AIDS Fight Sees Decline In Global Support After years of slow but apparently steady progress in global efforts to combat HIV, the virus that causes AIDS, activists say the tide has been turning in the wrong direction. The global economic recession has caused donor countries to slow their contributions to the world's largest multi-lateral AIDS funding body, the Global Fund to Fight AIDS, tuberculosis and malaria. Host Michel Martin talks with Jon Leiden, spokesperson for the Global Fund, and AIDS activist Paula Akugizibwe about the implications of a decline in support for the global fight against the AIDS pandemic.

AIDS Fight Sees Decline In Global Support

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I'm Michel Martin and this is TELL ME MORE from NPR News. Coming up, the decades-long effort to restore the marshlands of Iraq, an area that was drained by Saddam Hussein. One man has made it his mission to bring back an area that's called the cradle of civilization. We'll talk with him in just a few minutes. But first we want to talk about a global crisis that many of us believed was getting better. I'm talking about HIV AIDS.

After years of slow but apparently steady progress in global efforts to combat HIV the virus that causes AIDS, activists say the tide has been turning in the wrong direction. The global economic recession has caused donor countries to slow their contributions to the Global Fund to fight AIDS, tuberculosis and malaria. That fund has a budget of more than $19 billion and it accounts for a quarter of international financing to fight HIV AIDS and supports about half of the world's poor who are getting AIDS treatment.

But donors from 40 countries meeting in New York yesterday, failed to raise the $13 billion deemed necessary to just keep treating patients at current rates over the next three years. Now the Obama administration pledged $4 billion, that's a nearly 40 percent increase in the previous U.S. contribution. But activists say funding by donor countries overall is lagging so far behind that in a number of poor countries, it may already be too late.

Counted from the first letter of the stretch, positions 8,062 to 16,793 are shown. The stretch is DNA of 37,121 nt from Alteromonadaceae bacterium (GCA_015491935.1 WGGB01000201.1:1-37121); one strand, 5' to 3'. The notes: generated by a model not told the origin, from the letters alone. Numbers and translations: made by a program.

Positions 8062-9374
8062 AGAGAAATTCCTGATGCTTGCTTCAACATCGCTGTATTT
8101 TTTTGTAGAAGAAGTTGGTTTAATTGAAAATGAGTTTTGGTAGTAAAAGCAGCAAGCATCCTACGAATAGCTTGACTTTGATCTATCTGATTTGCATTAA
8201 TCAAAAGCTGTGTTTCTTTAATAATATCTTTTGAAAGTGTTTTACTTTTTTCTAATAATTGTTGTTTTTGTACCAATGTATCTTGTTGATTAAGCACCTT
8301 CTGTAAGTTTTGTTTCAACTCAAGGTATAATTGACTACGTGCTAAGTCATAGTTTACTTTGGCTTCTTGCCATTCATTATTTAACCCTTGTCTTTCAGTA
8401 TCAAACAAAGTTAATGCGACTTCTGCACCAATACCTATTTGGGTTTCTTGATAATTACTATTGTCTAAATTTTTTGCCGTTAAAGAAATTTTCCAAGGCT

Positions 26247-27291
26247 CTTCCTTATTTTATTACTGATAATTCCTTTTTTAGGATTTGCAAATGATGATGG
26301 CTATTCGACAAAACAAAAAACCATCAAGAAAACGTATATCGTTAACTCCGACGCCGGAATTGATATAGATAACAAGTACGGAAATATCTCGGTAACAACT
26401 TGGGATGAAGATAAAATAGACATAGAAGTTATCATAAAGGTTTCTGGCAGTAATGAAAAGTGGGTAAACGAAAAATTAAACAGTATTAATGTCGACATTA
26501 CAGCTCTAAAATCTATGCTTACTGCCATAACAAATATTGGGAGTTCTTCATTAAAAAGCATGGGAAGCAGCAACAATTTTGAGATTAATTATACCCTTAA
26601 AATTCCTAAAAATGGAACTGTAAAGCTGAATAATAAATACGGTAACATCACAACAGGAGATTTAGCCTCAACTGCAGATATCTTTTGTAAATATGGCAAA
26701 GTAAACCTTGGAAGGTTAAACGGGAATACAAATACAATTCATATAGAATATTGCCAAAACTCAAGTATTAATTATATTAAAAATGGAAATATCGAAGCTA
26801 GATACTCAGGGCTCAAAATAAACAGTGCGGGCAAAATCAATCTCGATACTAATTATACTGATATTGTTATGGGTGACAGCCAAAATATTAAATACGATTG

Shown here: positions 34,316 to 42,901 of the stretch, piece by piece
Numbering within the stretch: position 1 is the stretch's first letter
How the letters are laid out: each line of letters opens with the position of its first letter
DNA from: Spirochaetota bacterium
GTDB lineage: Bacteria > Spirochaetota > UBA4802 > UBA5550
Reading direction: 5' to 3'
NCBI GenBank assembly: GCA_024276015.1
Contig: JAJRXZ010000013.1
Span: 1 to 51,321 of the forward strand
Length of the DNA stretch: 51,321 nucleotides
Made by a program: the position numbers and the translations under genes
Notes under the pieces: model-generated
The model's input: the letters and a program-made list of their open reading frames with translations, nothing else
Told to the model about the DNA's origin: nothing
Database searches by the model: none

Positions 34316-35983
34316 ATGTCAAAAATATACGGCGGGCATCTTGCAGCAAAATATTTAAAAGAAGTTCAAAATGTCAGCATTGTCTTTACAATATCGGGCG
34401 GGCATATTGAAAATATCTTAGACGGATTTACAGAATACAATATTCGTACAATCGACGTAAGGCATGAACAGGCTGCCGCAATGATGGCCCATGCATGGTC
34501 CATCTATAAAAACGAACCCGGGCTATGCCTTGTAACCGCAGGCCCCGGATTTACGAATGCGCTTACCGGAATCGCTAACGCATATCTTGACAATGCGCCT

We went to talk more about the future for AIDS funding, so we called Jon Leiden. He's spokesperson for the Global Fund to fight AIDS, tuberculosis and malaria. And we're joined in our conversation by Paula Akugizibwe. Paula is with the AIDS Rights Alliance of Southern Africa, that's a network of HIV AIDS groups based in Capetown, South Africa. And we caught up with her in New York. Welcome to you both, thank you so much for joining us.

Ms. PAULA AKUGIZIBWE: (AIDS Rights Alliance of Southern Africa): Thanks for having us Michel.

Mr. JON LEIDEN: (Spokesperson, Global Fund): Thank you.

MARTIN: And we should note that we recorded this conversation Tuesday as a Contributors' Conference was just getting underway. It's a so-called replenishment conference aimed at drawing donations from donor countries over the next couple of years. It was chaired by U.N. Secretary-General Ban Ki-moon. So Jon if I could start with you. I think it is a surprise to many people that AIDS activists are indeed as worried as they are. What is the scope of the problem? Is it that donations are not increasing fast enough to keep pace with the spread of the disease, or that donations are actually falling off?

Mr. LEIDEN: We can't say that donations are falling off just yet, everywhere. And the United States is actually holding steady and is a great force in driving things forward. I think the concern is that after 25 years of just seeing people die from this disease and having no way of dealing with it, in the last five or seven years, partly, or to a large extent due to U.S. efforts, we have actually started to see hope. So doctors can see that today's waiting list could be tomorrow's patients.

And people who may see that their neighbors are actually getting access to drugs today, may hope that they will be the ones who get access to drugs tomorrow. And we've also seen, in many countries, that infections among young people have gone down dramatically in the last five years. The concern is that the current economical crisis seems to endanger this kind of progress. And if it slows down, if the hope dies and if the people start fighting about who should get this treatment, who should be, you know - and the campaigns to keep young people HIV free, and their efforts to prevent transmission of HIV from mothers to children falter over the coming years, we have lost a whole decade. And that is what we're trying to fight.

MARTIN: Paula do you agree with that assessment?